I really have it made on the got lucky scale. First, I live in Costa Rica, an amazing country, and second, we bought a piece of property that has everything, open fields, a stream, a river and canopied rain forest.
There are a lot of individual homes and small developments around the lake, most of them built on former pasture land and usually a little lacking in shade. I like shade. Shade is good. There is the deck, of course, or you could build a pergola, but real natural shade – well, that’s completely different. Real shade comes from tall trees that are fairly close together. Real shade is moist underfoot and fragrant. It is dark and cool and comfortable. (It is also slippery, but that’s another story.)
If you are fortunate to have such a place on your property, you can easily transform it into the perfect shade garden, a refuge when you want to continue to play in the dirt, but it’s just too hot in the sun.
Too hot in the sun happens a lot, even in the rainy season. That’s when I head to the shade garden. If you want to be precise about it, I am gardening in the understory. Natural understory is that part of the rain forest beneath the canopy made by the tallest trees. It is an area where seedlings of those great trees struggle upward toward the light, but it is also a place for ferns, philodendron, mosses, and tabacón and some of the best habitat for orchids and bromeliads. I have all of them in the shade garden.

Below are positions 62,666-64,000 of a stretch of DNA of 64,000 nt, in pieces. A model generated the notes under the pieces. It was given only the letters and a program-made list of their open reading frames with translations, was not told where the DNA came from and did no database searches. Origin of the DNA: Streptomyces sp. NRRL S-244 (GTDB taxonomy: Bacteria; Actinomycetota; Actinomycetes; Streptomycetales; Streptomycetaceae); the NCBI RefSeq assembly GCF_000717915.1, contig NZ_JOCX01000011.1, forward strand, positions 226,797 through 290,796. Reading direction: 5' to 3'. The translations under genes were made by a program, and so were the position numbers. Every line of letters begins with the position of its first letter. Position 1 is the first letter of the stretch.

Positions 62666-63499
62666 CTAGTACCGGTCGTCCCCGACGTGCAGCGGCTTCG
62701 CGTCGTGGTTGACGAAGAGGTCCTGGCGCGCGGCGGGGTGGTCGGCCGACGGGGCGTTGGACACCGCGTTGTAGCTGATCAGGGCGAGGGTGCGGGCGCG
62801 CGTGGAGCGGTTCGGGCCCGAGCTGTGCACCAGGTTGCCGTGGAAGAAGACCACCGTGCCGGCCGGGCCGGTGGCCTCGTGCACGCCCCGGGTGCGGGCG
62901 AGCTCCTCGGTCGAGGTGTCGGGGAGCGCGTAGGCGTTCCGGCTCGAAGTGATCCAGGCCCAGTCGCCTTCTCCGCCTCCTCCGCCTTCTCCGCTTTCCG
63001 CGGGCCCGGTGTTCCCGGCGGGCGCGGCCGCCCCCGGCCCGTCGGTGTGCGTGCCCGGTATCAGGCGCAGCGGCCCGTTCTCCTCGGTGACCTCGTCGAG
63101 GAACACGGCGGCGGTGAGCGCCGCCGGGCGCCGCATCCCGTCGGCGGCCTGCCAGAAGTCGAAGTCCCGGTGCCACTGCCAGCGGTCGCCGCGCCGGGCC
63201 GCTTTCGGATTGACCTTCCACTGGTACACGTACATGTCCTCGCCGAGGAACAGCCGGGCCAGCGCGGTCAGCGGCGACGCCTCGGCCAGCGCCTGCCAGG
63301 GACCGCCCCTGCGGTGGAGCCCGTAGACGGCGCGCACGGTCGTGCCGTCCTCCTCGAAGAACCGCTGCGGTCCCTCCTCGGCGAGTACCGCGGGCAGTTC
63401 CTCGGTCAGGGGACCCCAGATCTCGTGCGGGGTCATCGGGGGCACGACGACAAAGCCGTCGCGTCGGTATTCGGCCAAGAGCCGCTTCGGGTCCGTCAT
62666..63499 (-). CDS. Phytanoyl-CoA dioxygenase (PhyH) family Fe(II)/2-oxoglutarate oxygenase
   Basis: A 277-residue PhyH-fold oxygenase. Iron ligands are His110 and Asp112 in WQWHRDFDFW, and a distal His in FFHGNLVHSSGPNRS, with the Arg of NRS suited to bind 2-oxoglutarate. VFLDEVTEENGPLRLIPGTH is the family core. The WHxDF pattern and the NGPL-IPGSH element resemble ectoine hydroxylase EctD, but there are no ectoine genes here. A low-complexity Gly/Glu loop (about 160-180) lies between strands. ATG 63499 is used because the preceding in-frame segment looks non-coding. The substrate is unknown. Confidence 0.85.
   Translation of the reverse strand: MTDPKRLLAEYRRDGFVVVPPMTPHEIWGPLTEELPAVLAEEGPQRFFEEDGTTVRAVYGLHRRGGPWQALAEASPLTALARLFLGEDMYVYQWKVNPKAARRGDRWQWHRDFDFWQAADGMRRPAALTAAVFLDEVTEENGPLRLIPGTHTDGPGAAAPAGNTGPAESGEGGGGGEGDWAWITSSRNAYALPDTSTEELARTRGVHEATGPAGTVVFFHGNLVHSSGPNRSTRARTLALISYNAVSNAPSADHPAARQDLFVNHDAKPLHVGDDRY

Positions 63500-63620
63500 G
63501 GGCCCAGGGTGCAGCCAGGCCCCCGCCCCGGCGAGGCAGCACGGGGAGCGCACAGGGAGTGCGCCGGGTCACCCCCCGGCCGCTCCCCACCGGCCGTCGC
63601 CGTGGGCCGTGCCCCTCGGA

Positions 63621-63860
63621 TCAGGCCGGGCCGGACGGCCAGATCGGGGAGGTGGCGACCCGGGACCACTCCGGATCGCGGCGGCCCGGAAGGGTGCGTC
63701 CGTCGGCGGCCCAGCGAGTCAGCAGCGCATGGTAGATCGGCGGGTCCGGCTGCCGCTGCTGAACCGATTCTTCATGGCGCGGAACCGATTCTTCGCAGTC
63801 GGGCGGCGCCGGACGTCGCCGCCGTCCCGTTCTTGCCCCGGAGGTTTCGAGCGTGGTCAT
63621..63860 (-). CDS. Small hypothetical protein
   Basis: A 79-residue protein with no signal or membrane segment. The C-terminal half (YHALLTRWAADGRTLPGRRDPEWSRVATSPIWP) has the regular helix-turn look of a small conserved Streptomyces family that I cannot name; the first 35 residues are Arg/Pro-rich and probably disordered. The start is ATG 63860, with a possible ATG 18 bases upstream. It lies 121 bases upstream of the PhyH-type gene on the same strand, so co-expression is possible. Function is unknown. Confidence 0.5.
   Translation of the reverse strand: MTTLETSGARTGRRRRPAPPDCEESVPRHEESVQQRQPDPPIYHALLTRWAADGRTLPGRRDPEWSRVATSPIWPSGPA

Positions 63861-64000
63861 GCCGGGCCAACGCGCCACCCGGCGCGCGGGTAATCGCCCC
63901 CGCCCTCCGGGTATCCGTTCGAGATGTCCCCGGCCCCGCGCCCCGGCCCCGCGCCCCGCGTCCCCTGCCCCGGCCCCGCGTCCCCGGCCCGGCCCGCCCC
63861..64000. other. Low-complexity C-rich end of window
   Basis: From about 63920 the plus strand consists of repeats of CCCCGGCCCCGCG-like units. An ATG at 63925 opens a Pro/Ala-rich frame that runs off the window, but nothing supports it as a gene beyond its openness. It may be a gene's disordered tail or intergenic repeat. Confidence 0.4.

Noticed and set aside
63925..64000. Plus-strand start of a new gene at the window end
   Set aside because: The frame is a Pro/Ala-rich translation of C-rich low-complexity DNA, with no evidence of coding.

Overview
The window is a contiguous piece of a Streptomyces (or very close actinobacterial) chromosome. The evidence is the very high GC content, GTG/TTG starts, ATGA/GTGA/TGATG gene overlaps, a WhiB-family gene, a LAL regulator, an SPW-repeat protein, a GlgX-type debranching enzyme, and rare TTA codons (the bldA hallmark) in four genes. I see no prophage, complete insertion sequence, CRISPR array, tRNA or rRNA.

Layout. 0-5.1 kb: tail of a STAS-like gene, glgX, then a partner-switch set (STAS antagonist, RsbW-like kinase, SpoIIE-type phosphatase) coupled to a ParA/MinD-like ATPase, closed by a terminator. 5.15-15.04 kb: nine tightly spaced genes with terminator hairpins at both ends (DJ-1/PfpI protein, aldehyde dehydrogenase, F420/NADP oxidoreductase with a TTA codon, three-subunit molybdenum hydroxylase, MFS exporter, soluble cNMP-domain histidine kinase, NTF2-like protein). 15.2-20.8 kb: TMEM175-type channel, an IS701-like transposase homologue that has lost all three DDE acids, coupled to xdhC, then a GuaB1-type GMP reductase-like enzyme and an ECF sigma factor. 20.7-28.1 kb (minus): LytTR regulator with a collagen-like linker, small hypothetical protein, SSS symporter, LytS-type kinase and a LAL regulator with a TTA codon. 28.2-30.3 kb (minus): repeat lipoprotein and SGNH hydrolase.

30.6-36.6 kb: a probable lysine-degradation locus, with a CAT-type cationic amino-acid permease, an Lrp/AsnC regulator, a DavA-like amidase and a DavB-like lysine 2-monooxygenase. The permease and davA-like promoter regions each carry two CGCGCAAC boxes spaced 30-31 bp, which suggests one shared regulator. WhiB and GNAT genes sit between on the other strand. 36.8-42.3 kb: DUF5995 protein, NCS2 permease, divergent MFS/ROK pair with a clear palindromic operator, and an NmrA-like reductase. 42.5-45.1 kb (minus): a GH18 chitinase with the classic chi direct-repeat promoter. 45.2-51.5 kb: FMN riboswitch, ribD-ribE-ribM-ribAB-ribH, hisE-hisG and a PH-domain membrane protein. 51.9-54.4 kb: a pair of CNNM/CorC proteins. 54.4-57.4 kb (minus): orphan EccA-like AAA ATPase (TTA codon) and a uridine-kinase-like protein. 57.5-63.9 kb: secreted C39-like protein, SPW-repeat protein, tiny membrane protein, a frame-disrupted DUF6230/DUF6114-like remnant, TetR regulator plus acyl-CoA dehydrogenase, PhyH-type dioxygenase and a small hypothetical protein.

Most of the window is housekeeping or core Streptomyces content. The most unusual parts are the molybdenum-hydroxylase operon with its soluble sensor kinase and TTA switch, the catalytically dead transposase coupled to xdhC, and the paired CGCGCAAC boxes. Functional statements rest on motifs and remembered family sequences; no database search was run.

Where did they come from? The ferns were easiest. They grow wild just about everywhere and spread easily when transplanted to an appropriate spot. Bromeliads are second on the easy scale because they seem to be on every tree and fallen branch (be careful of ants and things that live in the plant – I say that from painful experience, and I was wearing gloves). Orchids are the most difficult because they can’t be taken from living trees but you can buy them from local producers and fix them to your trees. Or you can be really vigilant and find them on downed trees or even broken limbs.
I say vigilant because the usual wild orchid has a very small bloom and you often have to recognize them from the leaf. My best hint? An orchid leaf has a central vein and the other veins are all parallel to it. Other plants have similar leaves, so don’t use that as an exclusive in deciding if a plant is an orchid.
Is there more to the understory garden? Of course! Check here next week.